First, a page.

What is Flores doing? That remains to be seen. Over the next several weeks and months, Flores will either make it his political mission to bring this bill to a vote, or he will fade into the background and media attention will disappear. If he does the first, then Flores is courageously trying protect the taxpayers from giving the mayor and the IOC a blank check in putting on the games. If he does the latter, then Flores merely acting like most opportunistic politicians.

In fact, so to was Ben Javorsky of the Chicago Reader.

After I read the piece I called Flores to ask if he was backpedaling. "It's not that I'm retreating," he said, but repeated a point he made in the editorial: "I don't think there's any way we can get the games with the cap and I don't want the legislation to kill the games. I think the games could be a real economic opportunity for the city."

Flores says neither the mayor nor his aides bullied or sweet-talked him—say, by promising to back him for Congress some day. In fact, he says they've never even talked to him about his proposal; he changed his mind on his own.

It's clear that Flores originally underestimated the repercussions of what he put forward. Had the council adopted it, it would have torpedoed Chicago's chances. The International Olympic Committee had made it clear that it would award the games to one of Chicago's competitors—Rio, Tokyo, or Madrid—if Daley tried to amend the host city contract by capping expenditures. Any alderman who voted for this measure would have immediately been vilified as the jerk who killed our city's Olympic dreams (though some of us would wear that bull's-eye with pride). In retrospect, Flores says, his proposal would've received no more than a couple votes—and he's not even sure his would've been one of them.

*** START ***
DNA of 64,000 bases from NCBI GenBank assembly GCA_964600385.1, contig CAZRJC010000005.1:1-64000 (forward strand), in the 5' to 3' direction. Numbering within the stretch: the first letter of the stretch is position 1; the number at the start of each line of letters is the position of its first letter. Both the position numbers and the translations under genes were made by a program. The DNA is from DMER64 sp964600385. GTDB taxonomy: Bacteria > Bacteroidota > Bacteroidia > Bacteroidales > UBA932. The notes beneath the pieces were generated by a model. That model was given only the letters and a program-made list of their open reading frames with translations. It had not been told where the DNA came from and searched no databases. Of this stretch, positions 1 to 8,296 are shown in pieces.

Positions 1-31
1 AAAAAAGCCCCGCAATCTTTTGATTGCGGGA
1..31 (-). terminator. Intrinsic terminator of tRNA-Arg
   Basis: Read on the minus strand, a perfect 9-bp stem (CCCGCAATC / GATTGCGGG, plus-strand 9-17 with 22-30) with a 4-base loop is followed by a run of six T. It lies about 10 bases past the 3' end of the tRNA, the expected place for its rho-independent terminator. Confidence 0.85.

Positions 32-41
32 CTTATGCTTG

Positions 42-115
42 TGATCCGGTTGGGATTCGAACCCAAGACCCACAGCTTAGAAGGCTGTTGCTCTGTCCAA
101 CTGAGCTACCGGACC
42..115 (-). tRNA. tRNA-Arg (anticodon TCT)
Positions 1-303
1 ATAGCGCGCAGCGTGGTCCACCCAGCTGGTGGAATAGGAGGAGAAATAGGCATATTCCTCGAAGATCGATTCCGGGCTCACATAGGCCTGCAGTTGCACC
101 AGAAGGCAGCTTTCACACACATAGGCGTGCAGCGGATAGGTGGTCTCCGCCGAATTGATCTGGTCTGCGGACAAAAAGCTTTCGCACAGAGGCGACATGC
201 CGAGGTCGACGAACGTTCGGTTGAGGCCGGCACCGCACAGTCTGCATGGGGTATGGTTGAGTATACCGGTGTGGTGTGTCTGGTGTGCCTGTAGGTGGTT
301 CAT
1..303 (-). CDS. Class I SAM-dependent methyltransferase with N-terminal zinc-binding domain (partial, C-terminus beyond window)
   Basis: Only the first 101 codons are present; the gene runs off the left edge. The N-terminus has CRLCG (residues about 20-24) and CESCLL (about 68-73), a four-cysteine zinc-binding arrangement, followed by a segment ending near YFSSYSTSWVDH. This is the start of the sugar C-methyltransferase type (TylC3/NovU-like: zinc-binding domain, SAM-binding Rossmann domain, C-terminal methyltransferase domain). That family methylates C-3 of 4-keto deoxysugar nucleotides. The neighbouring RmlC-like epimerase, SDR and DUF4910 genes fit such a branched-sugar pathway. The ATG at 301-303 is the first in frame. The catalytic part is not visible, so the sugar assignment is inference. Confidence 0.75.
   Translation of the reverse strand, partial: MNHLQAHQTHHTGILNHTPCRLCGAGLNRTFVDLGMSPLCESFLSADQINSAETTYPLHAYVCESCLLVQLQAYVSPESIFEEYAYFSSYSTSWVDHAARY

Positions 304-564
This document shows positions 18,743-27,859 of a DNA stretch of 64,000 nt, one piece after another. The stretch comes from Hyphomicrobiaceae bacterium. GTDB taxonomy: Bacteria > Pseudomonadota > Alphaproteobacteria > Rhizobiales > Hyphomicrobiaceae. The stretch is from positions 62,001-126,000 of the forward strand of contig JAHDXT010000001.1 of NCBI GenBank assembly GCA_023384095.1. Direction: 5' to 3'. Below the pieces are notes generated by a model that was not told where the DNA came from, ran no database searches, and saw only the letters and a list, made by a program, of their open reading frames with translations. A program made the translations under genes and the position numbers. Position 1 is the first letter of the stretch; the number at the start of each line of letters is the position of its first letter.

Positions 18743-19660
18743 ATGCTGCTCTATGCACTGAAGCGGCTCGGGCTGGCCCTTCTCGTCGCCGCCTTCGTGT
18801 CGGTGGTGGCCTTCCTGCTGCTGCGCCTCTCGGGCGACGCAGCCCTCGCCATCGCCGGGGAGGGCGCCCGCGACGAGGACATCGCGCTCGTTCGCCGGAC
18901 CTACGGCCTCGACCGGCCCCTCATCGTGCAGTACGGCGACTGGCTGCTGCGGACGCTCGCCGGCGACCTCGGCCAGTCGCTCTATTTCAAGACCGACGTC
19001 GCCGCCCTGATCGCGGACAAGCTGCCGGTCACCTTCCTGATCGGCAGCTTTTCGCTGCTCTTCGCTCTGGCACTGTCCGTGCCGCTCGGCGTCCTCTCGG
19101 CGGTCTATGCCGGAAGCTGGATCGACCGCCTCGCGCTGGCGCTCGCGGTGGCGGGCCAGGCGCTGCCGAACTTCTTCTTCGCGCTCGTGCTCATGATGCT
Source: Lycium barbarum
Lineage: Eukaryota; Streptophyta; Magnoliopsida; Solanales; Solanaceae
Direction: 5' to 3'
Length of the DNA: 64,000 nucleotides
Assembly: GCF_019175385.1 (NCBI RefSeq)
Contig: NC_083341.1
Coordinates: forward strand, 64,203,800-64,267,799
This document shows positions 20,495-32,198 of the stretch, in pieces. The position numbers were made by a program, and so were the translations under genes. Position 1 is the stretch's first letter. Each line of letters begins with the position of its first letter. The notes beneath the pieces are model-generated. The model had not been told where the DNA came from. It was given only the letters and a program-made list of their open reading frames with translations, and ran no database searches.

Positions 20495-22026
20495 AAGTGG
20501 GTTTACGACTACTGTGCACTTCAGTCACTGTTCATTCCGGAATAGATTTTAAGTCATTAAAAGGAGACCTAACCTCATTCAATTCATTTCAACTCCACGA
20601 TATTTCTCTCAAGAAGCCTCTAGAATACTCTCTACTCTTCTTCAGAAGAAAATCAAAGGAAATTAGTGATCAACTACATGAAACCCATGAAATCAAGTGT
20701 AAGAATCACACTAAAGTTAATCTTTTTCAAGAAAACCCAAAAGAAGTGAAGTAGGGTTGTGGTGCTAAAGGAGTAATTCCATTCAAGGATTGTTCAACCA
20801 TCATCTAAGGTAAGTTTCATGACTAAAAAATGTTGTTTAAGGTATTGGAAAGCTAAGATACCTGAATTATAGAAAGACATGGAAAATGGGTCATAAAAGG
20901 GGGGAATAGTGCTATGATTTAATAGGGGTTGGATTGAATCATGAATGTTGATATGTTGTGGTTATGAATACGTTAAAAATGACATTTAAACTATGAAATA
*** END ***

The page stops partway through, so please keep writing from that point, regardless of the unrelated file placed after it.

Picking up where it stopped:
Earlier today, I spoke with Alderman Flores. He told me that he has not given up his intention to move forward with the bill. He continues to intend on introducing the legislation for debate later in the month and at another city council meeting on September 9th. What Flores told me was that the content of the bill could still change. He's looking at a few things before finalizing the bill. First, the Olympic committee is looking to buy insurance to protect the city against overruns. (in other words insurance that would pay for any construction that would go over budget) The Alderman didn't want to commit to a number but he was hoping the insurance would be between $1 billion and $1.5 billion. Second, the Chicago Civic Federation will finalize their report analyzing the financial projections of the Olympic committee. If the CCF finds that the numbers are trustworthy, the Alderman would feel better about the finances. Third, he'd like to see an oversight committee that would be charged with making sure the finances are spent efficiently and without corruption. Now, Javorsky scoffed at this idea as well meaning but ultimately impossible to make "independent."